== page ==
The Web page owners pay for that, ok? If they do not want other people
accessing their data they wouldn't put it there for open and pay for it, too.
I didn't know access service providers are not paid by their
web browsing clients.
The cost of transaction is split between content providers and
clients. Is this that hard to understand?
Everybody placing information on Web _pays_, like those people
who place ads in magazines or newspapers. That does not mean
magazines must be free.
People actually pay more for ads in popular places, ok?
I've a public telephone number, that doesn't mean you can keep
calling the number as often you want.
Heh. That's an example of how stupid technology is being
preserved by stupid legistlation. The laws regarding POTS are
generally legal fixes for techincal problems (like inability
to block annoying calls).
You have conveniently ignored to address the main issue of how
bandwidth and traffic usage should be charged as the nature
of network usage changes.
The issue of per-connection charges on Internet is dead. It is
not technically feasible due to fundamental scaling problems.
The volume of connections on Internet surpassed what multimillion
telco boxes can handle years ago.
We are not arguing technical issues here.
Yawn. Sure. Let's argue the benefits of perpetuum mobile.
"Technical issues" are the hard boundaries between possible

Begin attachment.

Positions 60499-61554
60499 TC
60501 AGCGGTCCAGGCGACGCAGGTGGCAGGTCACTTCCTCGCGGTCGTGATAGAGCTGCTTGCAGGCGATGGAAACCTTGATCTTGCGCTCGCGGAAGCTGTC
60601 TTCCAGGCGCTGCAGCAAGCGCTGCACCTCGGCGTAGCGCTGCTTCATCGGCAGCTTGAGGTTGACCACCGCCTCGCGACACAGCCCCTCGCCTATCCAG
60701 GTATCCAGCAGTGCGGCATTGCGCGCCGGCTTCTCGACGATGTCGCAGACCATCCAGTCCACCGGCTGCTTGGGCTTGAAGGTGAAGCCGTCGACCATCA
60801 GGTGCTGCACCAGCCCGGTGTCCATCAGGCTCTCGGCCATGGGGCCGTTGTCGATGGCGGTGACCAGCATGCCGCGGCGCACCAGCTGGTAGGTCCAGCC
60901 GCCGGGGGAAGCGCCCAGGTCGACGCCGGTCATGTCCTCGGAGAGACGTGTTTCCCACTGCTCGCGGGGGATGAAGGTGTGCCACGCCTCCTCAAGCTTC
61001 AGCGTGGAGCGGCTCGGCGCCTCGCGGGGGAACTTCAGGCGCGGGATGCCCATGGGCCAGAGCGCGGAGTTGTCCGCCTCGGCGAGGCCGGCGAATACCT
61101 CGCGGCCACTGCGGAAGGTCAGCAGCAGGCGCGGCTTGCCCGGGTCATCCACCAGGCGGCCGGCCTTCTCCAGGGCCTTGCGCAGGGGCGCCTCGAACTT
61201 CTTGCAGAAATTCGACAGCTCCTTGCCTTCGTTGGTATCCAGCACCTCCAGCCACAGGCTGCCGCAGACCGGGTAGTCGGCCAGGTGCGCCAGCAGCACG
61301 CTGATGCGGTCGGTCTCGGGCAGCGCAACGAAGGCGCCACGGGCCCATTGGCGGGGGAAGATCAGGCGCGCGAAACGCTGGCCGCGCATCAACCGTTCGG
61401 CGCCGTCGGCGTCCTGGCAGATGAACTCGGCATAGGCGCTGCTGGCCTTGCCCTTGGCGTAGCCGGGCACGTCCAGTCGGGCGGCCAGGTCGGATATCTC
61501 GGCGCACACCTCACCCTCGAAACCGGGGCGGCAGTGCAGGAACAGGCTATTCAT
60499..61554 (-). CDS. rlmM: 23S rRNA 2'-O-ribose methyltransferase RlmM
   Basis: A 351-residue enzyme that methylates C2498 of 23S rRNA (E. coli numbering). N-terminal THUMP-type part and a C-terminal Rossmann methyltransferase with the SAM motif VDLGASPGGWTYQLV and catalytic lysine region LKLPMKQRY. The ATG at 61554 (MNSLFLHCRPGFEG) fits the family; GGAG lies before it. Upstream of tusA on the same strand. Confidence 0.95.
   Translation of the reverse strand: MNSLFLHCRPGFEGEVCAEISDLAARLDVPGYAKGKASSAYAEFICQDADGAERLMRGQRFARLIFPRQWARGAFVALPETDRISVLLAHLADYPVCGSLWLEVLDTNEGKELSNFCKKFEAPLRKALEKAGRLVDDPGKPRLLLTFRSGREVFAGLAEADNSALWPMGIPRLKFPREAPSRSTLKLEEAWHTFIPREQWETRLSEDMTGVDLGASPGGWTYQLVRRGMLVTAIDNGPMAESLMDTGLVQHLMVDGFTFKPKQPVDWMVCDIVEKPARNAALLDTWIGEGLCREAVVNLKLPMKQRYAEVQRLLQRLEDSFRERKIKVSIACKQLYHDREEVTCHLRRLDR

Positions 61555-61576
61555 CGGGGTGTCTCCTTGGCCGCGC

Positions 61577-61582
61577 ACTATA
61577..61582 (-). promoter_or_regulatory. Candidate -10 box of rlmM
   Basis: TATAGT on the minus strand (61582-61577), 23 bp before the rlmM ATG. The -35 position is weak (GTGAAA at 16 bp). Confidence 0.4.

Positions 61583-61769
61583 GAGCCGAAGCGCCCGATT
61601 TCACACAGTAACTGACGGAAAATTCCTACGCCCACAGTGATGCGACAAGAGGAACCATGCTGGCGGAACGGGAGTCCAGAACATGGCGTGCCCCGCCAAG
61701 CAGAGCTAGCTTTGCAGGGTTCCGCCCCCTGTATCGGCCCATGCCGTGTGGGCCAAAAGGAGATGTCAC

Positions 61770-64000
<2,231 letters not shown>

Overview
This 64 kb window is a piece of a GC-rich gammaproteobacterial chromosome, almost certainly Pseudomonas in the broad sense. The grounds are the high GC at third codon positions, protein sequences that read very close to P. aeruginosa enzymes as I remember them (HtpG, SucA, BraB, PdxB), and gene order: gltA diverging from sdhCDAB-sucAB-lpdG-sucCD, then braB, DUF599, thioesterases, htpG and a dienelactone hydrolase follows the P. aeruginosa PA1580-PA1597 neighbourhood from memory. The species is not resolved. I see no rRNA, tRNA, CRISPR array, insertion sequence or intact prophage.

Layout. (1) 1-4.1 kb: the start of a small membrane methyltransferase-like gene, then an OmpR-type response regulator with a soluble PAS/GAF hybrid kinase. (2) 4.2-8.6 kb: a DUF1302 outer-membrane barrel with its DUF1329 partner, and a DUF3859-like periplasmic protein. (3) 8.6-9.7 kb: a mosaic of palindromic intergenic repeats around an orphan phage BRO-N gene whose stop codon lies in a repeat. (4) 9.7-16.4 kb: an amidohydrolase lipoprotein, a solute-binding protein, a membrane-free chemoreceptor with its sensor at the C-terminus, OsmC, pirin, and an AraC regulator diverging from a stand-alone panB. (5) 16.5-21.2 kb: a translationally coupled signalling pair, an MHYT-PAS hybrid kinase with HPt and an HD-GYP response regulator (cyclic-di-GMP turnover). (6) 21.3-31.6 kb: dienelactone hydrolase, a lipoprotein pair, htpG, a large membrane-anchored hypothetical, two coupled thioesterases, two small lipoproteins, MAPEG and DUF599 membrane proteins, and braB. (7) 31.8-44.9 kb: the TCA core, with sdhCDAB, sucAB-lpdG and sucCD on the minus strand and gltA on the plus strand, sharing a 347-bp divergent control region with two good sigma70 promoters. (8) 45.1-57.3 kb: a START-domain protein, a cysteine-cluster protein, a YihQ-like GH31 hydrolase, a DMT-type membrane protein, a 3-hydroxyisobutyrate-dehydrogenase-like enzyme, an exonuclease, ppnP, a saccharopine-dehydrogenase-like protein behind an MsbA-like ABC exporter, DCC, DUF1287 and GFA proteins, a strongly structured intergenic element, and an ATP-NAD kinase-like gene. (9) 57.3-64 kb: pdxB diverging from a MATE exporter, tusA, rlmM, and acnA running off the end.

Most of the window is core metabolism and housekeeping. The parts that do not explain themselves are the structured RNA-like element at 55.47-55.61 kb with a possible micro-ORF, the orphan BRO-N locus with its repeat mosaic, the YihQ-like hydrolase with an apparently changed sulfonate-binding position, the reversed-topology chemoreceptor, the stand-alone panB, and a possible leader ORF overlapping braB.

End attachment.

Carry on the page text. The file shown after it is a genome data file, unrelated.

and just blabbering.
I do not like the model where established players will
contiue to pay only for telco costs, but not IP traffic
costs to anyone else whatsoever even though their clients'
usage is affecting someone else's network and their customers
pay them for the ability to browse contents elsewhere, and
therefore are effectively subsidized to some extent by what
a relatively small ISP content provider pays for IP traffic.
Cool. Why won't you write a business plan and go ahead with
your new pricing model. You should be able to convince more
than few VCs, it's a hot stuff nowadays.
FYI -- i had a more than an engineering role in service providers
covering together all time zones on this planet. One of them
was the first ISP in 16-odd countries. Another was the first
commercial DS-3 backbone in the world.
There might very well be a caller-pays-for-the-session model
or settlement charges based on who initiates how much traffic.
I don't know.
So why you just don't learn why the present system is here,
and why it delivers while others only promise.
I look forward to competitive offerings from
big providers of the kind Sean Doran envisioned in his
They are already here. Just ask somebody more clueful than a
regular salesdroid who doesn't know Internet from Istanbul.
Sure, start labeling when you run out of arguments. A certain
losing politician could use your help.
It is not labeling. It is diagnosis.